Particular yurt design features probably make a big difference in terms of draftiness--a lip on the platform edge against which a tensioned band can compress & seal the outer layers. An air-tight platform, preferably insulated. Lots of tie-down loops on the top flap for even tensioning. A single-piece outer canvas to reduce potential gaps. Weather stripping in the door frame; double layer doors? Silicone boot jacks for the chimney (seals stovepipe plus prevents canvas/felt burning).

One really odd quirk--if you insulate & seal up all the yurts, you could actually create more pollution. If people don't change their stove as well, they'll have to damp them down to a smoldering fire just so they don't roast. And because yurts have little thermal mass to buffer temps when not burning you could get long, overnight smoldering fires that are especially nasty. Mind you, this is rather pessimistic. But changing burning habits to prevent air pollution is difficult--just look to problem places in the US, and we started changing 20-30 years ago...
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Old 02-20-2017, 04:02 PM   #5
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Default Re: Assistance for Stanford students redesigning the Mongolian Ger?

While it sounds like people trying with good intentions, I wonder if it actually will help... or harm. Often when well meaning people get involved to 'improve' things, certain cultures and traditions get obliterated. Mongolia has already been witnessing this at a rather alarming rate. My hope is that you have a good anthropologist in the team and that you would seek out Peter and Muegel Andrews and run this idea by them and read their work on the subject. They are most likely the biggest non-mongolian contributors to have spent their lives preserving ancient Mongolian customs, wisdom and traditions.

In closing; Yurts have been working for the Mongolians for over 2000 years. It might behoove us to consider them the experts who could help us...
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Old 02-20-2017, 05:22 PM   #6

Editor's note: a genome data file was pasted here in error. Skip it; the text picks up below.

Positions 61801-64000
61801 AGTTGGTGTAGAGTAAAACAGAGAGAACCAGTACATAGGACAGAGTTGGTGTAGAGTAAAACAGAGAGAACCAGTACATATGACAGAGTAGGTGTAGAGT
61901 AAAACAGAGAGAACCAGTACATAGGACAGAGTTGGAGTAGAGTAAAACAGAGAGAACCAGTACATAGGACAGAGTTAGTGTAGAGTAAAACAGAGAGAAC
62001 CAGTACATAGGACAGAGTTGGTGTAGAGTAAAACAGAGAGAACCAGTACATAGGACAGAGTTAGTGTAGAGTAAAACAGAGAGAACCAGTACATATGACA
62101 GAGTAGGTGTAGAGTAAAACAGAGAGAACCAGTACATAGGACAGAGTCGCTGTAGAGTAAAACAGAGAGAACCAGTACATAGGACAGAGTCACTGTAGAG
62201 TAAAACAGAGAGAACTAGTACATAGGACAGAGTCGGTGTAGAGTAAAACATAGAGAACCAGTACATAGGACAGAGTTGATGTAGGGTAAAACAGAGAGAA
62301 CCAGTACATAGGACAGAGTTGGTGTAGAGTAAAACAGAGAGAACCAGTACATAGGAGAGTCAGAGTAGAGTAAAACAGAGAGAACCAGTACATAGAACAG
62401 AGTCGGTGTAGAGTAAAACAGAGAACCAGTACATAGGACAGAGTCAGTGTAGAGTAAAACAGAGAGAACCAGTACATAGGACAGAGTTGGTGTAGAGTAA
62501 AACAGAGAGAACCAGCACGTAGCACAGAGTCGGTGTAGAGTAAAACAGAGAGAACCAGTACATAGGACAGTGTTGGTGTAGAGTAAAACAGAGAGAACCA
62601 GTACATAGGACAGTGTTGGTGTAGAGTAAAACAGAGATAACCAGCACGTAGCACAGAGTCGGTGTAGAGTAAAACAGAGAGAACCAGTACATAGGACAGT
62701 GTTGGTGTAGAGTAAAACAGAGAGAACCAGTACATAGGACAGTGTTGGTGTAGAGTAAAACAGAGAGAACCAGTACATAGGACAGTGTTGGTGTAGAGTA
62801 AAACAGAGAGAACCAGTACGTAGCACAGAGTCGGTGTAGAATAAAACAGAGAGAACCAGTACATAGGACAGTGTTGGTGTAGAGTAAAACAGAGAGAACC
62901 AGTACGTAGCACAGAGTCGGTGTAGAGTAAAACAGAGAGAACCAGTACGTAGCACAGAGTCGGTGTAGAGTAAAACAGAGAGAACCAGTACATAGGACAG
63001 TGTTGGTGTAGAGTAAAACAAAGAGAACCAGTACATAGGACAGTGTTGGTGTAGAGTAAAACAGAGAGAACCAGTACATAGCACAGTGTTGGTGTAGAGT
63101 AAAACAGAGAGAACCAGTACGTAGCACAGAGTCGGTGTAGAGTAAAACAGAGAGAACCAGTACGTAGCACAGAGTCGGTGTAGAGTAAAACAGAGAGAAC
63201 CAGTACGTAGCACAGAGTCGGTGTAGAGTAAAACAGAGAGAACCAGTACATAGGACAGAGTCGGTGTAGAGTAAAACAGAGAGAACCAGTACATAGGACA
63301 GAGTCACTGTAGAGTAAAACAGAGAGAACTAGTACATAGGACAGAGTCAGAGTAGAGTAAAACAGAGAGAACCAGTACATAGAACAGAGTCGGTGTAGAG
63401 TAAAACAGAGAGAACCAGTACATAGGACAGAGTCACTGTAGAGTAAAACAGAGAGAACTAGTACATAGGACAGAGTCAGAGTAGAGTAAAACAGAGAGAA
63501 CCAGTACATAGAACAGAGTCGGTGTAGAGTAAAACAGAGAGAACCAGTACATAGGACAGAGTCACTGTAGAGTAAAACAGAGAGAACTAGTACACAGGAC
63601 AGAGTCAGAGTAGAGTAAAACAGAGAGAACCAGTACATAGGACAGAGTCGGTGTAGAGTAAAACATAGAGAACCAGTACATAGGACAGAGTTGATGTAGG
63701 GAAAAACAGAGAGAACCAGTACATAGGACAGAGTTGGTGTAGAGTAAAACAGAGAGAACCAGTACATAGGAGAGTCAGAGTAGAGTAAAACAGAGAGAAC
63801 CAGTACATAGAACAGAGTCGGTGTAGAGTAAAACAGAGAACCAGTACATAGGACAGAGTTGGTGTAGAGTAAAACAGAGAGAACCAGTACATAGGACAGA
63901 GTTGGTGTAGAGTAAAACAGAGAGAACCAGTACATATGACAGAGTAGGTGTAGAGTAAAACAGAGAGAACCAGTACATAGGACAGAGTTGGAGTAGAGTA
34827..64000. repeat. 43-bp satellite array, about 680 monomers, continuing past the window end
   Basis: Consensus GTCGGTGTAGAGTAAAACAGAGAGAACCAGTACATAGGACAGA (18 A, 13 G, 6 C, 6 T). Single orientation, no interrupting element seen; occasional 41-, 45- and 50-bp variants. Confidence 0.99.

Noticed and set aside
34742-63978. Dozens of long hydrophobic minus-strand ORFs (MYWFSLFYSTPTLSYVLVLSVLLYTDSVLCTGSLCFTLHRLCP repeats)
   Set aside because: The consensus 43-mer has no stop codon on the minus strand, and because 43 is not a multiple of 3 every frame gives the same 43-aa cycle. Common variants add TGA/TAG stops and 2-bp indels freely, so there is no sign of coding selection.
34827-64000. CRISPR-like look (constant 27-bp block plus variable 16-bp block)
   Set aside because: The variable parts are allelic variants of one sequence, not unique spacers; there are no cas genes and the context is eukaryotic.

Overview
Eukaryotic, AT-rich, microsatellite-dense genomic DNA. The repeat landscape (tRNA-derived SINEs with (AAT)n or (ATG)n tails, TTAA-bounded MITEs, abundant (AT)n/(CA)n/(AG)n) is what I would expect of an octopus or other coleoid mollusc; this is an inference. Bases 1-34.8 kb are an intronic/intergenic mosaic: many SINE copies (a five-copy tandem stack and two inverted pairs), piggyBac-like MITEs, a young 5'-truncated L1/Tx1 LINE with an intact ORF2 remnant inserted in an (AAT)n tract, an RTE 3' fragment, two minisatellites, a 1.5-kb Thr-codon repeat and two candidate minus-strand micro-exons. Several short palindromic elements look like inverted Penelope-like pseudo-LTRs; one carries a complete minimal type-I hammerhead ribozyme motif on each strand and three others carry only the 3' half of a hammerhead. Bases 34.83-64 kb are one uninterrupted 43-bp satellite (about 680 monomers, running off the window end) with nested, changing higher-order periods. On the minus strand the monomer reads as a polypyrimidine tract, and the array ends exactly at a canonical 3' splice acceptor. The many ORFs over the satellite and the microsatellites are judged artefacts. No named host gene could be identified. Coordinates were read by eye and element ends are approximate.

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Default Re: Assistance for Stanford students redesigning the Mongolian Ger?

Every post above is full of wisdom based on real world experience, and heartening to see. I agree on all counts. That said if us four were over there actually looking at the yurts in question, and we had a good budget, perhaps some real improvement in heat retention could be made without trying to reinvent the yurt. Hard for us to try and improve yurts over there without actually being there to see them in person. Regardless, good luck to you.
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Old 02-22-2017, 03:29 PM   #7
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Default Re: Assistance for Stanford students redesigning the Mongolian Ger?

I agree with everyone too especially the problem with shutting down stoves. While it does create a slower longer heat, it really does add to pollution.
Rather than try and improve the yurt, you might consider directing your attention to a more burn efficient stove.
Rocket stoves are very good and fuel efficient with wood. I am not sure if they would create enough heat in their climate, but they are very good. I aim to build one for a greenhouse so I can grow year round.
I did hear of a person doing a rocket stove in a yurt burning wood, but never heard the result of his test.
I am not sure if you can use coal as a fuel in a rocket stove, but if you could utilize the principle of it, that would be a a real improvement. The beauty of wood fired rocket stoves is they are almost completely clean burn and you use way less fuel.
My two pennies worth.
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Old 02-22-2017, 07:42 PM   #8
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Default Re: Assistance for Stanford students redesigning the Mongolian Ger?

Good post Richard.
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Old 02-23-2017, 01:20 AM   #9
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Default Re: Assistance for Stanford students redesigning the Mongolian Ger?

Thank you so much for your response! We would love to talk to you to learn more. My number is 650 619 2221. I tried giving your office a call today, but must have missed you. Is there a good number to reach you on. We would love your advice!
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Old 02-23-2017, 01:23 AM   #10
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Default Re: Assistance for Stanford students redesigning the Mongolian Ger?

Thank you so much for your response. This is very helpful information!